Lymphocyte fluorescence polarization measurements with the cellscan system: application to the SCM cancer test.
ABSTRACT The SCM (Structuredness of Cytoplasmic Matrix) cancer test, a procedure based on detection of differences in lymphocyte activation between individuals with and without cancer, has remained controversial with inconsistent results reported by different authors. As originally described, the test includes two technically demanding steps, the first a lymphocyte separation procedure and the second a series of fluorescence polarization measurements. The Cellscan, a high-precision static cytometer system has been configured to perform the SCM test. The apparatus facilitates the polarization measurements and can analyze cells separated using simpler procedures than were originally described. Using methods and diagnostic criteria adapted for the Cellscan system, the SCM test correctly classified > 90% of patients with cancer and > 90% of individuals without cancer.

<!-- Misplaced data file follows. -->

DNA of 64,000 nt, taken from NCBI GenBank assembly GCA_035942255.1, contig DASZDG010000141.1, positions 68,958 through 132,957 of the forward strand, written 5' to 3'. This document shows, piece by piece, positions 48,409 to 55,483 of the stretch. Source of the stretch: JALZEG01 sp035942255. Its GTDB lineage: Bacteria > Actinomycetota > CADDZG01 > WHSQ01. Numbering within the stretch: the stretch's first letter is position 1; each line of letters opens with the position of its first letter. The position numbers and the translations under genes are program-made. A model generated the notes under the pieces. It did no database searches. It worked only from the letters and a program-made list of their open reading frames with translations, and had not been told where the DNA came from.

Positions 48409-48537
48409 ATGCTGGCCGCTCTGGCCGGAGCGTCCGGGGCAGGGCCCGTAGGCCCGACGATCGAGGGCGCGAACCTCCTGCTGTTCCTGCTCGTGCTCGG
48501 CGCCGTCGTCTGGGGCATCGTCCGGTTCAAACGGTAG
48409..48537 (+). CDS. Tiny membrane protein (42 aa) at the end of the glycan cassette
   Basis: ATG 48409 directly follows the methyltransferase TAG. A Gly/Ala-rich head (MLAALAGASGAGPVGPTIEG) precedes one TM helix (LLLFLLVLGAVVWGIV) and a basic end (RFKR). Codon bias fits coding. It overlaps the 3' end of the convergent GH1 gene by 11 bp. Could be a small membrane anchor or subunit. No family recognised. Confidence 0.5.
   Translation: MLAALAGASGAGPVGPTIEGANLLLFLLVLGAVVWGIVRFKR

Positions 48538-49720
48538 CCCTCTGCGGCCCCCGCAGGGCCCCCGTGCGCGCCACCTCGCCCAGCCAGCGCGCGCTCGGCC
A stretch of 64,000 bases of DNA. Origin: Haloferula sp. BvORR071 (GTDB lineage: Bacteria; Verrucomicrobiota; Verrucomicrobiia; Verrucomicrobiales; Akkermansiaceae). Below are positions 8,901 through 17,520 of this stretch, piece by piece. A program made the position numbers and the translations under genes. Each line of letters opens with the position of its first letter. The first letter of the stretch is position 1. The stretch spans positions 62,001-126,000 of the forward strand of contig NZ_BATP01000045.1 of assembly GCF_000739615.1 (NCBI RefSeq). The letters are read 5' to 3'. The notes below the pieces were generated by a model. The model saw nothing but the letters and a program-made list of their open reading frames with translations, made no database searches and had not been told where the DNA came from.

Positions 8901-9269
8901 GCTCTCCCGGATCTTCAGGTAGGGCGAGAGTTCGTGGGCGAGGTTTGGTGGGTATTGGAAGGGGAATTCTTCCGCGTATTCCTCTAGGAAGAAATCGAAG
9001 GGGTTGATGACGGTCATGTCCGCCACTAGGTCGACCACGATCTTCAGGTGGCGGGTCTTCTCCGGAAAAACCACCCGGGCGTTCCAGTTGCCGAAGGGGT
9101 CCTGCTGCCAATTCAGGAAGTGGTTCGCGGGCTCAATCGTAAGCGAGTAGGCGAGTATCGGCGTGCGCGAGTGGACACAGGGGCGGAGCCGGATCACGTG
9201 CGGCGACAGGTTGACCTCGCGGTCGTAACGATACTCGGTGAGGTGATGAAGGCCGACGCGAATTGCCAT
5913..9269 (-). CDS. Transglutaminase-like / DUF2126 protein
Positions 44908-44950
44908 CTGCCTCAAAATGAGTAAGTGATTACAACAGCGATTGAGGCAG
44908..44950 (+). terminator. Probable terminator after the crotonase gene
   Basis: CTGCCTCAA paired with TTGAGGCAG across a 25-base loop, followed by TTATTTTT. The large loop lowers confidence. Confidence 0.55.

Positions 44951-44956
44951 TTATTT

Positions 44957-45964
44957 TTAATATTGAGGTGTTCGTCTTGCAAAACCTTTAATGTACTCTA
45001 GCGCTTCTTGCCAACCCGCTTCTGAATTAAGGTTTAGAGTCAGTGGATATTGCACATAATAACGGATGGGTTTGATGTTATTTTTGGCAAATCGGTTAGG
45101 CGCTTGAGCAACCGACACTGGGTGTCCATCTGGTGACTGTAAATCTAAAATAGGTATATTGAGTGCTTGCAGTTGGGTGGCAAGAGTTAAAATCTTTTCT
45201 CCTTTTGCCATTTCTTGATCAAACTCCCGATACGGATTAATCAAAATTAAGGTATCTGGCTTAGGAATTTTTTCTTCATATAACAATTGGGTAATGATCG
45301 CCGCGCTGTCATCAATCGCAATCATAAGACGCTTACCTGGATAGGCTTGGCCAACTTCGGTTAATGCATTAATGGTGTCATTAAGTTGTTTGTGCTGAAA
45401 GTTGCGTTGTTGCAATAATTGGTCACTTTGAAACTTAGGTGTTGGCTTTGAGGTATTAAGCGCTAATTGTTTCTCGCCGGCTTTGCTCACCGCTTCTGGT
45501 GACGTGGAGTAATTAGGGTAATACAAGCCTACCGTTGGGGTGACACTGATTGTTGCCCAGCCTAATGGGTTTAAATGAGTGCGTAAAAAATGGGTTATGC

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ABSTRACT: The pulses of light scatter and fluorescence measured in flow cytometers exhibit varying degrees of polarization. Flow cytometers are heterogeneously sensitive to this polarization, depending on the light source(s), the optical layout, and the types of mirrors and filters used. Therefore, fluorescence polarization can affect apparent intensity ratios between particles and interfere with schemes for interlaboratory standardization. We investigate the degree to which polarization affects common flow cytometry measurements. Our technique for determining polarization differs from previous methods because complete distributions of intensity versus polarization angle are measured, rather than intensities at just two orthogonal polarization angles. Theoretical models for scatter and fluorescence are presented and verified by making polarization measurements of calibration beads. Measurements of cells stained with a variety of dyes illustrate that fluorescence polarization occurs frequently in flow cytometry. Consequences for quantitative cytometry are discussed, and the use of the "magic angle" to make a flow cytometer insensitive to fluorescence polarization is proposed.Cytometry 07/2000; 40(2):88-101.